or Connect
SmokingMeatForums.com › Forums › Announcements › Messages for All Guests and Members › I Knew It!!!!!! HELP!!
New Posts  All Forums:Forum Nav:

I Knew It!!!!!! HELP!!

post #1 of 25
Thread Starter 
When I finally gave up on getting an electric burner on my homemade smoker and went to propane, one of my fears was that I would run out of propane at the worst possible moment. Well, it has happened. I left the smoker last night for 6 hours and when I went out this morning it had shut off. I had a SmokyOkie brisket in with foil over it, and a pork roast. The roast had a thermometer in it still reading 110 degrees. It was 145 when I left it. Is this meat ruined?
I read where meat between 40 and 140 degrees for 2 hours is suspect for making people sick. I have people coming over in a few hours and I am worried about serving this meat to them.
I have the meat heating up again, but I am not sure what to do.
Advice Please!!!!!
post #2 of 25
Sorry to hear that bro............you should NEVER leave a smoker unattended for that long, especially a gas unit, tough call on the meat, i would say it sat too long in the danger zone.............can you say pizza??
post #3 of 25
Well there is no way of knowing since you do not know how long the meat was below 140. It sounds like it might have run out of propane at least several hours ago judging by the internal temperature.

If it was me, I would toss it as I wouldn't want to take the chance of getting my family or my friends ill.

If you are still set on smoking for the crowd I'd throw in a couple yard birds which were rubbed down quick. if you cook them at 325 you should be able to get them done quickly. Maybe add a fatty or two as well.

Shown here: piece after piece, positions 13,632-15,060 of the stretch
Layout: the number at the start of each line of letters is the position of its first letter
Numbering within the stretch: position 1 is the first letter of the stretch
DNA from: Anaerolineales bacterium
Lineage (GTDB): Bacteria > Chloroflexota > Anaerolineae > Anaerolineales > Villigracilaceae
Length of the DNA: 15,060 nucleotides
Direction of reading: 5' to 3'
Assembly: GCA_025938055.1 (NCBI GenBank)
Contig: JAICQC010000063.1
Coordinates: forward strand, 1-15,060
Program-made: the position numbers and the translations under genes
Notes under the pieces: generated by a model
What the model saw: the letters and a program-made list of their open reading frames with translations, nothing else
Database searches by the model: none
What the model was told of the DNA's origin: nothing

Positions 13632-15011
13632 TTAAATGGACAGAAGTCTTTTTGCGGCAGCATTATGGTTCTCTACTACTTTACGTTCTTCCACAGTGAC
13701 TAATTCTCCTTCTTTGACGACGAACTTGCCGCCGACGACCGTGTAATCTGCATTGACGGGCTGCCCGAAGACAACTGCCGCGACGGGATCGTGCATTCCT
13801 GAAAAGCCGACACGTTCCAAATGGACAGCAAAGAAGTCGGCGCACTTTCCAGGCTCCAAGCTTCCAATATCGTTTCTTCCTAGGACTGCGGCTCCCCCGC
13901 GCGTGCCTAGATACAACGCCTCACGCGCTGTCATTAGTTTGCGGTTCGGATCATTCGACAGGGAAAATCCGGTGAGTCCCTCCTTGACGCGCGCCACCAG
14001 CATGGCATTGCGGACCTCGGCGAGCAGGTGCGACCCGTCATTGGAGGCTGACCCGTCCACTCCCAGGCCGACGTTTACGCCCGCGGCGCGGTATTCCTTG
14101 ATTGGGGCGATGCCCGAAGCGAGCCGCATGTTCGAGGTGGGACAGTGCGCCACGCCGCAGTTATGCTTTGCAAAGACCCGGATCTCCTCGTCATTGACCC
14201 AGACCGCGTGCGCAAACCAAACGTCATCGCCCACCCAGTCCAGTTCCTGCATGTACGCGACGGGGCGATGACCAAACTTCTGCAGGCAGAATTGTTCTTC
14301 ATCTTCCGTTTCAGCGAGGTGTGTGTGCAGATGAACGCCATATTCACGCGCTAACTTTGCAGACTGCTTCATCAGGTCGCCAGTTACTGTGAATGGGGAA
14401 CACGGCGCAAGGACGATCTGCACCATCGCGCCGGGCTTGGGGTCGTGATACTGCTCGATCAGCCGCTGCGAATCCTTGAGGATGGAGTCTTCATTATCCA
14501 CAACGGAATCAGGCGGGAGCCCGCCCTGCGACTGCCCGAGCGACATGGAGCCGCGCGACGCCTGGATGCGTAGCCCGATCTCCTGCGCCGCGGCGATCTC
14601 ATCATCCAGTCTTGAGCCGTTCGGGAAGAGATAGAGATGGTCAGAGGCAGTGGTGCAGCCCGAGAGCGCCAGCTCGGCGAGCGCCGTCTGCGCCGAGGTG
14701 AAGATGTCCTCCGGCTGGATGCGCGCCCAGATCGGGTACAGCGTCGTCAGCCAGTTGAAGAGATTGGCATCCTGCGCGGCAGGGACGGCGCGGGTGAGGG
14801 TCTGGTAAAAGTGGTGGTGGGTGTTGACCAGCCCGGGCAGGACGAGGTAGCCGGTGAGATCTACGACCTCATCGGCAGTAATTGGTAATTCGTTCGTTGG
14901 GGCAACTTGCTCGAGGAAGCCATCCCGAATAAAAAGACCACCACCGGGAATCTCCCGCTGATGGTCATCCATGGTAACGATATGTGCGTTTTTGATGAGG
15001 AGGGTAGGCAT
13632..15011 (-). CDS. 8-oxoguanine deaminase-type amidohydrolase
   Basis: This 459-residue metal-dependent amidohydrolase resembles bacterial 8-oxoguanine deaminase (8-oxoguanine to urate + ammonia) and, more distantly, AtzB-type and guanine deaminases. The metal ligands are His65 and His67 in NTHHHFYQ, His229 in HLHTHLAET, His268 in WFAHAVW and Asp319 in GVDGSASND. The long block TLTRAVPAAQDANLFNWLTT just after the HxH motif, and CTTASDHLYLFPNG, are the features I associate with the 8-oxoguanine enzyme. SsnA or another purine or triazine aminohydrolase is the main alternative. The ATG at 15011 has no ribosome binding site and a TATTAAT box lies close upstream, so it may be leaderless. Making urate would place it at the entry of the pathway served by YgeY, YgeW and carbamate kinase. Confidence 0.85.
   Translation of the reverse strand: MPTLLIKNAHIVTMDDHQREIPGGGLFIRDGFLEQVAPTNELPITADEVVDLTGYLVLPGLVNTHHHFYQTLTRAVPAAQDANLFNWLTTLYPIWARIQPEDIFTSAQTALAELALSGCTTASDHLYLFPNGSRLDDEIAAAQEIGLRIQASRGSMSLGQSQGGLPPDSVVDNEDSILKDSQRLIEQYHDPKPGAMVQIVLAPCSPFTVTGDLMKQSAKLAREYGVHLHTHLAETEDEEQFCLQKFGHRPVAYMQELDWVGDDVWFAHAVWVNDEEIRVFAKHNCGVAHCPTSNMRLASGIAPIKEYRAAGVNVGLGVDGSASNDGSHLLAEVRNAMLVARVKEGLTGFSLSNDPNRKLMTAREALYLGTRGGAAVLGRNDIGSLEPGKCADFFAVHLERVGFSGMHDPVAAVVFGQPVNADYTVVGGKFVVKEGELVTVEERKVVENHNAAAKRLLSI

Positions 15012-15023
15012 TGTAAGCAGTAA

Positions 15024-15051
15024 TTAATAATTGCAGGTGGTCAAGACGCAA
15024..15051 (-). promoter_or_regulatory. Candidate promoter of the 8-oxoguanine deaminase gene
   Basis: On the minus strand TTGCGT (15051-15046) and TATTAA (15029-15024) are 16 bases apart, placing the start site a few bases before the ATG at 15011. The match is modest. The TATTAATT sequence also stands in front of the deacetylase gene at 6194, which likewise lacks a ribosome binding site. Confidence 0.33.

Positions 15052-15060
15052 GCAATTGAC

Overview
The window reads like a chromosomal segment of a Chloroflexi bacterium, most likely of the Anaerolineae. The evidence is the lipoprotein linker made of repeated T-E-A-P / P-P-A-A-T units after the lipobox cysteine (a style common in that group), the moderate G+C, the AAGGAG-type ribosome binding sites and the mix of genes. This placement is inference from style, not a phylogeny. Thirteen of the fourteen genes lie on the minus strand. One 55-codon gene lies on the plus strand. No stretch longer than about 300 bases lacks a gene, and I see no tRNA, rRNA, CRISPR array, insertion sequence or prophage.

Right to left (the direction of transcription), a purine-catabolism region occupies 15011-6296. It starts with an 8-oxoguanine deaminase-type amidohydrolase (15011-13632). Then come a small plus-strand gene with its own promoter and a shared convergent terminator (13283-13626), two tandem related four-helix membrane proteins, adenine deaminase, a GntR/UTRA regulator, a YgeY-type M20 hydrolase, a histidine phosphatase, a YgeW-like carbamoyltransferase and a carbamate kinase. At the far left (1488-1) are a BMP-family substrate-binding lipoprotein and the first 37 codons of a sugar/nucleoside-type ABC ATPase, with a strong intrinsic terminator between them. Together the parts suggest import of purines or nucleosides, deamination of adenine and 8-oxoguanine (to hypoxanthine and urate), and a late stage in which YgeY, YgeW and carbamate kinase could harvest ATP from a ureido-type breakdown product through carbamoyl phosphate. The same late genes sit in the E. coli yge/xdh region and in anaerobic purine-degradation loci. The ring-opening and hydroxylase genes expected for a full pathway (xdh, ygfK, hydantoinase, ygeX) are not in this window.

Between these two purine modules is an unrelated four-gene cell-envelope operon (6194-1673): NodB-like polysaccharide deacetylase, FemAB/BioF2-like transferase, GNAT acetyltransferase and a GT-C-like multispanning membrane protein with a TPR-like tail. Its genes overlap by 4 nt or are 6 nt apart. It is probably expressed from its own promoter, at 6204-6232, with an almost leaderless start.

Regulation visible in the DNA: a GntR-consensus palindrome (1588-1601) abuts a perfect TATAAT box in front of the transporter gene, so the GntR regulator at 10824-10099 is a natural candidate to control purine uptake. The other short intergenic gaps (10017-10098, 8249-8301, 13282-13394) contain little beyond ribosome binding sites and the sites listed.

Sorry to hear it.
post #4 of 25
You might have time to do some chickens.. wouldn't have time to brine them but If you cranked up the temp to around 275 and really threw the smoke to em'.. maybe pecan or mesquite, could be done in about 3 hours or so.

I have been known to take chickens right out of the package, rinse them good, sprinkle on some lemon pepper and put them right into the smoker.

I would keep the smoke going for the entire time if you crank up the heat like that though.

Chickens can handle the heat and still do very well.. even 300 degrees would not be unheard of..

Anyone else with me on that?
post #5 of 25
Ron50.. great minds think alikePDT_Armataz_01_29.gif
post #6 of 25

I have had good results at 325 but that was with a brined bird. I think 300 would give you enough time and avoid drying out the birds. Make sure you rub them down with a simple rub, Emeril has a nice poultry rub you could try. Maybe throw a cut up lemon or orange in the cavity and spritz it down with some oj/evoo mix/.

If you have the time grab some JD sausage rolls, rub them down and toss it in the smoker too. Cook to 165-170.

definitely use wood the entire smoke
post #7 of 25
Thread Starter 


I figured that was going to be the answer. Very tough to do. Did I mention it was a SmokyOkie brisket? Okay...Okay...I'll (gulp) toss it.icon_mad.gif
post #8 of 25
This should help...

Brisket.. $26.00
Paying your friend or family's doctor bill.. $300.00

You could be saving around $275.00 in the long run and if multiple folks got deathly sick.. well.. the savings just keep multiplying.

post #9 of 25
It's a lot of meat to toss but your health comes first. Chalk it off to an expensive learning experience.
post #10 of 25
Agree with you and Ron50. In fact, 2 weeks ago, I had to finish a couple of yardbirds in the oven after a good smoking (got started late, but wanted the smoke flavor). Smoked for 1 1/2 hr at 250*, then into the oven set at 325*. I did have a probe in the breast to monitor the temp. Turned out darn good. Moist, tender, and with the smoke taste I was wanting.